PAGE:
Campus Leaders Articulate Their Unique Institutional Value at Kansas City Summit
November 07, 2019

​An understanding of student needs, higher education policy, and the national dialogue around the value of higher education have to be communicated both through words and action. This is what campus leaders learned as they gathered in Kansas City, Missouri, last month for the ACE Midwest Fall Summit, “Reclaiming the High Ground: Aligning Value and Student Success.”

Early arrivers were treated to ACE Senior Vice President Terry Hartle’s ever-popular update and analysis of recent federal policy developments that impact higher education. This session provided participants with background context in which to consider the federal landscape that can impact institutional capacity for living out a value proposition. Topics covered included federal funding, international students, and upcoming legislation.

After an official welcome and time to network, Mushtaq Gunja, ACE’s vice president and chief of staff, and Charlie Ruger, vice president of philanthropy at the Charles Koch Foundation, presented research on “What the Public Thinks About and Wants from Higher Education.” Among other findings, the research showed that many members of the public look favorably on their local higher education institution but have some negative views of higher education in general. 

It also showed a lack of awareness of the other benefits colleges and universities deliver beyond bestowing degrees and preparing students for the workforce, such as contributions to research. A robust discussion followed in which summit attendees brainstormed how to use this data to showcase the value their institutions provide to society. Conversations continued over a reception and dinner as attendees digested all that they had learned that day.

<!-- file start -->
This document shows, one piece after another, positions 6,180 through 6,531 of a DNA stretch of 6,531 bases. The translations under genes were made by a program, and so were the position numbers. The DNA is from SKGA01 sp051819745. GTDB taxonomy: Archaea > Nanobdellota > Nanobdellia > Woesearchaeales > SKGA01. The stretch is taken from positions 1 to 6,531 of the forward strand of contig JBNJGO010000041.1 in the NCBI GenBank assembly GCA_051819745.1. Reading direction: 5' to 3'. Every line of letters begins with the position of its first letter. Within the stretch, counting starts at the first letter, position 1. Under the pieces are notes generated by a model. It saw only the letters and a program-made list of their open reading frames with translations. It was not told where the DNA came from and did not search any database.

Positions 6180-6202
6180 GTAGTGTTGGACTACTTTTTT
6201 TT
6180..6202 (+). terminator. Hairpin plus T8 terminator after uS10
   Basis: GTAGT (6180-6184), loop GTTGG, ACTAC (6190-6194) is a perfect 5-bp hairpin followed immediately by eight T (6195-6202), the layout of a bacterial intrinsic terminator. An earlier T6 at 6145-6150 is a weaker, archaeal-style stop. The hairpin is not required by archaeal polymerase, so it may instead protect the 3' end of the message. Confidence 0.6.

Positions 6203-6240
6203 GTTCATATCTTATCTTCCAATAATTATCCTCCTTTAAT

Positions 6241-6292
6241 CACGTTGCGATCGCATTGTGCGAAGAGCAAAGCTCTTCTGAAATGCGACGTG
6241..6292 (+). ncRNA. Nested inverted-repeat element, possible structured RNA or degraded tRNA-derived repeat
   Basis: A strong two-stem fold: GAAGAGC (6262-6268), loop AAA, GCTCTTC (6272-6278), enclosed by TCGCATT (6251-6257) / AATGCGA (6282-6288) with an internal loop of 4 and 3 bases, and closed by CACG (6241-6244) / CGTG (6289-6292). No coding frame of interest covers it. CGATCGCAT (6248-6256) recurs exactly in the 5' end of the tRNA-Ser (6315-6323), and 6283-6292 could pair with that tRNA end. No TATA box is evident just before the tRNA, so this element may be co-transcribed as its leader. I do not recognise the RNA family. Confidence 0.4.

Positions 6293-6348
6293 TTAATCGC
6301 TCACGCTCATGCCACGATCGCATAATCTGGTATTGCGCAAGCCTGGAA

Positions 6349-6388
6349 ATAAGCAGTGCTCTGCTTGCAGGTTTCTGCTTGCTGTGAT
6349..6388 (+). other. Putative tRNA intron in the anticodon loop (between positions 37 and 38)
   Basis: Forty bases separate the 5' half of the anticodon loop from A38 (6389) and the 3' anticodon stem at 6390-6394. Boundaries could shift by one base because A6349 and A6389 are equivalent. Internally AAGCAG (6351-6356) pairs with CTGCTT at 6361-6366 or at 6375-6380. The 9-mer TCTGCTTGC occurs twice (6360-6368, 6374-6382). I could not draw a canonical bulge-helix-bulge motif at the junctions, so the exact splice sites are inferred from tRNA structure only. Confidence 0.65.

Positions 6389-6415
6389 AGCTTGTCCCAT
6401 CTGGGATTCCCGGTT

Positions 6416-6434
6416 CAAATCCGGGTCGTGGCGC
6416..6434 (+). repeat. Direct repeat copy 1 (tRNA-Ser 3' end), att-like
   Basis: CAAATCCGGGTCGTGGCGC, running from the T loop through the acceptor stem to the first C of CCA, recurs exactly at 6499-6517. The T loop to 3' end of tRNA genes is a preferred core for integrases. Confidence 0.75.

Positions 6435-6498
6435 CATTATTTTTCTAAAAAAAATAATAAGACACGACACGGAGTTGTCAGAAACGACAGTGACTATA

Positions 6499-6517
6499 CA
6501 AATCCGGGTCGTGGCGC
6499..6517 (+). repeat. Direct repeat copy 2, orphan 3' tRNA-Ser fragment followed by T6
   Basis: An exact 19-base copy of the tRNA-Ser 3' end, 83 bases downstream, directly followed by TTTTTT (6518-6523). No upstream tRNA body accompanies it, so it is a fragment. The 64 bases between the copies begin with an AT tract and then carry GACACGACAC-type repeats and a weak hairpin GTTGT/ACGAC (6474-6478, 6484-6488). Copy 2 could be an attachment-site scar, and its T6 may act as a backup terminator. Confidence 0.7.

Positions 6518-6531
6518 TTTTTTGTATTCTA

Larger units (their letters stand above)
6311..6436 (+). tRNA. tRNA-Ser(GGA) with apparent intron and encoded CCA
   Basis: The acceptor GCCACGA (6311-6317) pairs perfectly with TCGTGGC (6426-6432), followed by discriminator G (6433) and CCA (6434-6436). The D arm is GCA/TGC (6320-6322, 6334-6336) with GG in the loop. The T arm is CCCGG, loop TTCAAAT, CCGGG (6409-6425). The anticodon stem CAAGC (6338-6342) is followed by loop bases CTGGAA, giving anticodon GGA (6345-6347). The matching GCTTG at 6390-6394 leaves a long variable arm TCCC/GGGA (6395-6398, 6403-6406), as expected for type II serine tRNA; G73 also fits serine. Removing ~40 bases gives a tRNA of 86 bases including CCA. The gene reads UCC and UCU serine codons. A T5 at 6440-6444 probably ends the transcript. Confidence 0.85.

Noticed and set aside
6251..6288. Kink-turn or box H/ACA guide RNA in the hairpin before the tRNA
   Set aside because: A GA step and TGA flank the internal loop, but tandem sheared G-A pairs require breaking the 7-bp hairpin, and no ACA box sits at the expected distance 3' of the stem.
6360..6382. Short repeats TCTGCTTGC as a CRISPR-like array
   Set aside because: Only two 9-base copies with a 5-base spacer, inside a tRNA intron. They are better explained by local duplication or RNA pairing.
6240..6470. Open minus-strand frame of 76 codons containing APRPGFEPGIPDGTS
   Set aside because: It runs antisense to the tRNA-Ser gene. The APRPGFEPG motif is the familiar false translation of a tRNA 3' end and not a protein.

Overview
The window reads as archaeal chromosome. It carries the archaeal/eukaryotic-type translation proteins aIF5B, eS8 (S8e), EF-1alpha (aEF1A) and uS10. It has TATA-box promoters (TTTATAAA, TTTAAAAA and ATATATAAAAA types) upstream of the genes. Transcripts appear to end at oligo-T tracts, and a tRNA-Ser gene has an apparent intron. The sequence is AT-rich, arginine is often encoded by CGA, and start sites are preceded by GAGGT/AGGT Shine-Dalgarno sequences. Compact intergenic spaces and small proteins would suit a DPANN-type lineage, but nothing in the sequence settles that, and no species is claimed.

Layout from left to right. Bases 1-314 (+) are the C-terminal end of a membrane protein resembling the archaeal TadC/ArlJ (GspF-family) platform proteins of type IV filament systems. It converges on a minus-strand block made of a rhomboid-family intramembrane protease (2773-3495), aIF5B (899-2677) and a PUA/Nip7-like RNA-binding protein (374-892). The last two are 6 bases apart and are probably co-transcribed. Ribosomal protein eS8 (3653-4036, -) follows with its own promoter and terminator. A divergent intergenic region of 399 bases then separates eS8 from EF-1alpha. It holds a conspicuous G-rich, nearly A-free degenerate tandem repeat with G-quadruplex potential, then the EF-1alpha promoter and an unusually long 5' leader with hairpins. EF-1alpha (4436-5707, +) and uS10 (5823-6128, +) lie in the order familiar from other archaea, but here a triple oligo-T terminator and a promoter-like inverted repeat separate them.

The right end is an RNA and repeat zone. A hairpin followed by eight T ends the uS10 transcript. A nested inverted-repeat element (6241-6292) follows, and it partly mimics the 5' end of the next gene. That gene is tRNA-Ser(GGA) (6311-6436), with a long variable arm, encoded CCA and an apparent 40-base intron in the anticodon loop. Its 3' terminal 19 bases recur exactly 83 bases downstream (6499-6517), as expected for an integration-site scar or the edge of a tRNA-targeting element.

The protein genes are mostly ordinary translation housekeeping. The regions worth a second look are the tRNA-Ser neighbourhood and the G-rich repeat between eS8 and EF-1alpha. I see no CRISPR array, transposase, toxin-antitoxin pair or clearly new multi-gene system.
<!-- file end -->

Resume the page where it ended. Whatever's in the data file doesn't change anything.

Summit participants discuss what they learned about the public perceptions of higher education. 

​​The second day of the summit featured a panel on student success as the institutional epicenter. ACE President Ted Mitchell opened by providing an overview of current student demographics, including data from ACE’s Race and Ethnicity in Higher Education report, and then moderated a conversation with Susan Whealler Johnston, president and CEO of the National Association of College and University Business Officers and Amelia Parnell, vice president for research and policy at NASPA – Student Affairs Administrators in Higher Education.

“We can’t properly tackle student success until we really grapple with who our students are,” said Mitchell. “Only once we understand that, can we truly keep student success at the heart of what we do through our institutions.”

​The rest of the day involved a series of workshops where campus teams worked together to craft a value statement for a specific student segment at their institution and align it with goals of student success. During a gallery walk participants had the opportunity to view each other’s value statements and provide feedback. The gallery walk was a highlight of the summit and provided participants with a unique opportunity to learn from and share with one another. Following lunch, participants engaged in an afternoon of exploring their students’ needs and identifying ways to best live out their value statement through a series of exercises framed by design-thinking.

Attendees receive peer feedback on the value statements they crafted in the summit workshop sessions.

Participants left the summit with a workbook of resources to guide their work upon returning to their institutions. They will also be able to continue the conversation with their colleagues from the summit and strengthen the connections they built through ACE Engage®, ACE’s peer-to-peer online community and learning platform, which was also highlighted at the summit.

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ACE2020, ACE’s 102nd Annual Meeting

For those who missed Terry Hartle’s public policy update before the summit, or would like to hear new developments in light of the upcoming 2020 elections, Hartle will be delivering a similar talk at ACE2020 March 14-16 in San Diego.